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Children and adolescents

Children and adolescents are vaccinated against 13 infectious diseases under the National Immunisation Programme via child health clinics and school health care. The vaccinations are free of charge and voluntary.


The disease the vaccine protects against


2, 3 and 5 months

Rotavirus diarrhoea


3, 5 and 12 months

Meningitis, pneumonia, sepsis and ear infection

Pneumococcus conjugate

3, 5 and 12 months

Diphtheria, tetanus, whooping cough, polio and the Hib diseases, such as meningitis, epiglottitis and sepsis

5-in-1 vaccine

12–18 months

Measles, mumps, rubella


6 months – 6 years

Influenza (annually)


1,5–11 years Chicken pox Chicken pox*

4 years

Diphtheria, tetanus, whooping cough, polio

4-in-1 vaccine

6 years

Measlesmumpsrubella or

Measlesmumpsrubella, chicken pox


10–12 years

Cancers caused by the human papillomavirus, such as cervical cancer, and cancers of the vagina, vulva, anus, penis and the head and neck area


12 years

Chicken pox

Chicken pox***

14–15 and 25 years Diphtheria, tetanus, whooping cough dtap

*for children who have not had chickenpox
**for children who have not had chickenpox and who have received the first dose when aged under 6 years
***for children who have not had chickenpox and who have received the first dose at the age of 6 to 11 years 

  • The timing of different vaccinations is carefully considered to maximise the protection against the diseases in question. Many of the diseases and their potential sequelae are more dangerous for younger children.  For this reason, certain vaccines are administered to infants at only a few months of age.
  • Many vaccines require multiple doses or booster shots to ensure that the body develops sufficient immunity against the disease. The immunity that is developed is usually long-lasting, sometimes even lifelong.
  • People who are in a risk group for a given disease due to an underlying condition or life situation are offered an expanded immunisation schedule. Those in risk groups are offered vaccinations against diseases such as tuberculosis, seasonal influenza, pneumococcal diseases, tick-borne encephalitis and different types of hepatitis.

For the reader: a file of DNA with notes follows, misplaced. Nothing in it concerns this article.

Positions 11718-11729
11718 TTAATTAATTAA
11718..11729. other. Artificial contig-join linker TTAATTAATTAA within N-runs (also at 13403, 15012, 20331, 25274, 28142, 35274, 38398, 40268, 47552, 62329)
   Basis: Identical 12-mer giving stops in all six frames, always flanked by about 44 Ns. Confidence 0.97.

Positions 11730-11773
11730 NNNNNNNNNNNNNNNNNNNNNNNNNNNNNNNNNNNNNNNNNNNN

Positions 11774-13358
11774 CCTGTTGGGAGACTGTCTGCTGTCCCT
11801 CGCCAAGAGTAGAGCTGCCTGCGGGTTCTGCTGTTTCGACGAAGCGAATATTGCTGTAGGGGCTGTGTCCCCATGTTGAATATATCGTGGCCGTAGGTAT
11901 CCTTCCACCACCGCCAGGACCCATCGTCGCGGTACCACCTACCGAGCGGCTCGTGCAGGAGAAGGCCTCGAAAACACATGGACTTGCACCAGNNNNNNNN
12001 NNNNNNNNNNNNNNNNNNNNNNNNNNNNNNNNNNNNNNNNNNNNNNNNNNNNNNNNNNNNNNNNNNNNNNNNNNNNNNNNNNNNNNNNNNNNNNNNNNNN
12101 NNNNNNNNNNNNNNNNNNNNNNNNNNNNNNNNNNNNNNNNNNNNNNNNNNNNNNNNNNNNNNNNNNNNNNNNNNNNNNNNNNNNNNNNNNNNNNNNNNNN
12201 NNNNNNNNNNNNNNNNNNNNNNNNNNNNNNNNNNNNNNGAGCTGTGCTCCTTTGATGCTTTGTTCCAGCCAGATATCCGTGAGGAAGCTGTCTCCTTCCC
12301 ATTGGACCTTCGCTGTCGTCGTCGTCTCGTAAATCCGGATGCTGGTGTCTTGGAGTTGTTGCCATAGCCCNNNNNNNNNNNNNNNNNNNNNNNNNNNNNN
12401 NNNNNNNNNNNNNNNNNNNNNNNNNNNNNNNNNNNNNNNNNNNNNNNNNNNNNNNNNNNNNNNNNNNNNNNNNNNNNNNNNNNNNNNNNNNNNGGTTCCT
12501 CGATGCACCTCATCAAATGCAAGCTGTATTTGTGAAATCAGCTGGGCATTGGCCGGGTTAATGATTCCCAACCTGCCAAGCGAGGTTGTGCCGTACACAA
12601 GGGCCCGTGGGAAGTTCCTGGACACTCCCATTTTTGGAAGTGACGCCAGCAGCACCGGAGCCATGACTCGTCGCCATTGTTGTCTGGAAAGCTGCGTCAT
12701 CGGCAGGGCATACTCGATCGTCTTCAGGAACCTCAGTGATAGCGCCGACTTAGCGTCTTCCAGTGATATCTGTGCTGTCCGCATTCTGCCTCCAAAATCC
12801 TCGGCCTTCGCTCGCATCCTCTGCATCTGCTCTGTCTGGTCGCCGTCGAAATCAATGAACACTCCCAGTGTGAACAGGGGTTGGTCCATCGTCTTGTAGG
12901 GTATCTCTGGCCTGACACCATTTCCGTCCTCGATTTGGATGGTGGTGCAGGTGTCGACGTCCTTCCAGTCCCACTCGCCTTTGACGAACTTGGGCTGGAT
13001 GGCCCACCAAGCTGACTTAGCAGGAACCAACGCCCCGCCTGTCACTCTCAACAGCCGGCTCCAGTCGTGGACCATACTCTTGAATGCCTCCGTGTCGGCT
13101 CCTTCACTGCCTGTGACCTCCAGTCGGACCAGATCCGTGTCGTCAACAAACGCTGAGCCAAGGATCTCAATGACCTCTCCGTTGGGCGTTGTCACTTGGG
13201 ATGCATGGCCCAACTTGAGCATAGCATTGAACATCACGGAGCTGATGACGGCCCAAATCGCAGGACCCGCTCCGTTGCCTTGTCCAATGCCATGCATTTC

• The vaccination coverage of Finnish children is high. Nearly all Finnish children receive all of the vaccinations included in the National Immunisation Programme. This also helps provide protection to those children who cannot be vaccinated due to a medical condition, for example.
  • Children who miss out on vaccinations that are normally administered at child health clinics can later supplement their immunisations via school health care or student health care.
  • The high vaccination coverage and the National Immunisation Programme have almost entirely eradicated the MMR diseases from Finland. The numbers of tetanus, diphtheria and Hib cases are also down to a small fraction of what they were before vaccinations began.
  • It is important to keep in mind that additional protection may be necessary when travelling abroad. Even in Europe, there are certain countries that may warrant Hepatitis A vaccination, for example. Vaccinations that are not included in the National Immunisation Programme are subject to a charge. They are available from health centres and private medical centres.

Further reading

Page published 30.04.2018 | Page edited 22.01.2024